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[ANNOUNCE] New NRL IPsec Software Release

>Path: news.sigmasoft.com!news.tetherless.net!news.zeitgeist.net!bdt.com!miwok!hsno.wco.com!waldorf.csc.calpoly.edu!decwrl!usenet.cisco.com!rja
>From: Ran Atkinson <rja_(_at_)_inet_(_dot_)_org>
>Newsgroups: comp.security.unix,comp.security.misc
>Subject: [ANNOUNCE] New NRL IPsec Software Release
>Followup-To: poster
>Date: 2 Aug 1996 04:52:24 GMT
>Organization: The Internet
>Lines: 142
>Distribution: world
>Message-ID: <4ts1i8$n26_(_at_)_cronkite_(_dot_)_cisco_(_dot_)_com>
>NNTP-Posting-Host: puli.cisco.com
>Summary: July 1996 NRL software release available soon.
>Keywords: NRL, IPsec, PF_KEY, IPv6, security, encryption
>Originator: rja_(_at_)_cisco_(_dot_)_com
>Xref: news.sigmasoft.com comp.security.unix:6233 comp.security.misc:6190
The July 1996 NRL IPv6+IPsec Software Release for BSD is available now or very
soon from the following URLs.  Older NRL releases also remain available at
most of these sites so be careful which version you are downloading:

	US:	http://web.mit.edu/network/isakmp/
	US:	http://www.cisco.com/public/library/isakmp/ipsec.html
	Europe: ftp://ftp.ripe.net/ipv6/nrl/

The NRL software provides the following features:
	IP Security (IPsec) for IPv4 per the IETF standards
	IP Security (IPsec) for IPv6 per the IETF standards
	PF_KEY key management API and the related Key Engine

The NRL software will drop in painlessly to the following OSs:
	NetBSD current
	BSDI 2.1
	4.4-Lite BSD
	4.4 BSD encumbered

Other OSs using 4.4-Lite BSD networking code should be able to incorporate
this NRL software without much difficulty.  The software is freely
distributable for any purpose provided NRL is given due credit (see
the LICENSE in the distribution for details) as per usual BSD-style

The NRL software has been tested on the following hardware and is 
believed to work on all hardware supported by the above OSs:
	Sun 4c SPARCstations
	Intel i486 PCs
	Intel i586/Pentium PCs

For key management with the NRL software, one can use the freely distributable
ISAKMP+Oakley key management daemon for PF_KEY that has been developed by
cisco Systems.  This key management software is available from the MIT and
cisco web sites listed above.  With PF_KEY, one can also write one's own
key management daemon if one wishes to.

An abriged version of the NRL README file follows.

NRL IPv6/IPsec Software Distribution
Alpha Release 3        Release Notes                                July, 1996
====================================                                ==========


	The NRL IPv6/IPsec Software Distribution is a reference implementation
of IPv6 and IP Security for the 4.4BSD-Lite networking software. It is freely
distributable (subject to U.S. export controls) and usable for commercial and
non-commercial purposes as long as the NRL and UC Berkeley license terms are
adhered to.

	We have tested this software on SPARC systems using the UC Berkeley
4.4 BSD UNIX operating system with 4.4-Lite updates. We have also tested this
software on x86 systems running NetBSD 1.2, SPARC systems running NetBSD 1.2,
and x86 systems using BSDI 2.1. We believe that our code should be easily
portable to reasonable 4.4BSD derived systems (BSDI, NetBSD, OpenBSD, and
Lites). We believe that it would be difficult, though not impossible, to port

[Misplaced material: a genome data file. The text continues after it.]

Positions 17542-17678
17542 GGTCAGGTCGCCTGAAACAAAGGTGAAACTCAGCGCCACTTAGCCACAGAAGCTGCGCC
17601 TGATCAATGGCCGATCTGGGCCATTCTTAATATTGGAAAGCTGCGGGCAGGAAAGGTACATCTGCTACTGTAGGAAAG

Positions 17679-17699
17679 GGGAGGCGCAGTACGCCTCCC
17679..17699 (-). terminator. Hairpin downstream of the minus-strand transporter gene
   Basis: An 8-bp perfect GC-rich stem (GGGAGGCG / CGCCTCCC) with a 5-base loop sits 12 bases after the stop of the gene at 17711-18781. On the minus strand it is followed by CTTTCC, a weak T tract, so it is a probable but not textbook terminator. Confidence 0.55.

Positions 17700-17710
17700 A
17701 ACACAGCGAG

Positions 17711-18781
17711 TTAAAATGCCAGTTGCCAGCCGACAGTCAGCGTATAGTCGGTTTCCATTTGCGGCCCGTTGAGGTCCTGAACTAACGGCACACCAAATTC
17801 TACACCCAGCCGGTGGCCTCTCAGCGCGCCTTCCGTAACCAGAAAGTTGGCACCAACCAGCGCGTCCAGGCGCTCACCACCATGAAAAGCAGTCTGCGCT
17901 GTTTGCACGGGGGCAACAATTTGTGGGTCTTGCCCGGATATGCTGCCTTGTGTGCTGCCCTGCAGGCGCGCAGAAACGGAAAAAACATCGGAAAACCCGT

our code to other systems.

	This implementation includes kernel networking software, a small
IPv6 support library, and several applications (e.g. telnet, telnetd, ping,
tftp, tftpd, socktest, netstat, ifconfig, ping, route, tcpdump) modified to
support IPv6/IPsec. This implementation also includes the NRL Key Engine
(aka PF_KEY) and applications to interface with it. There are manual pages
for the modified and new software, but they might not yet be as detailed as
one might like.
	This "alpha-quality" release of the IPv6 software is intended to be
used by kernel hackers and implementers who want to get early access and
experience with IPv6 and IPsec. Use at your own risk. It is complete enough to
use for experimenting but it is not entirely complete. In some areas this is
because the IPv6 specifications are not yet stable.

What's New

	Alpha 3 (July, 1996)

	* Bug fixes

	* Lots of code cleanups. The code now compiles with almost
	  no warnings.

	* Sysctl adjustment of debugging verbosity levels. Look for
	  new variables named debug.inet6 and debug.key.

	* The 4.4BSD-Lite2 changes to the netinet code.

	* Eric Young's DES code has been replaced with Phil Karn's
          DES code. Phil's code is better and his licensing terms are
	  more reasonable.

	* HMAC-MD5, SHA, and HMAC-SHA AH transforms contributed by
	  Larry Bassham and NIST.

	* key(8) now uses hexadecimal SPIs instead of decimal. N.B.

	* The latest versions of tcpdump and telnet.

	* A port to NetBSD 1.2.

	* A port to BSDI 2.1.

	* A Linux port of the Key Engine and key(8) to Linux 2.0.

	* Minor mods to keep the code in sync with the current specs.

	Alpha 2 (January, 1996)

	* Bug fixes

	* Better multihomed support

	* Improvements to IPsec, and a step toward separating the IPsec/v6
	  dependency in this implementation.

	* Forwarding engine, and a crude router advertisement program.

	* Router advertisement handling.

	* Better route handlers, including default routes, network routes, and
	  cloning for easy Path MTU discovery.

	* Path MTU discovery.

	* Stateless address configuration, though with permanent lifetimes.

	* Up-to-date neighbor discovery.

	* Multicast option support (though no ICMP/IGMP messages yet)

	Alpha 1 (September, 1995)

	* Initial release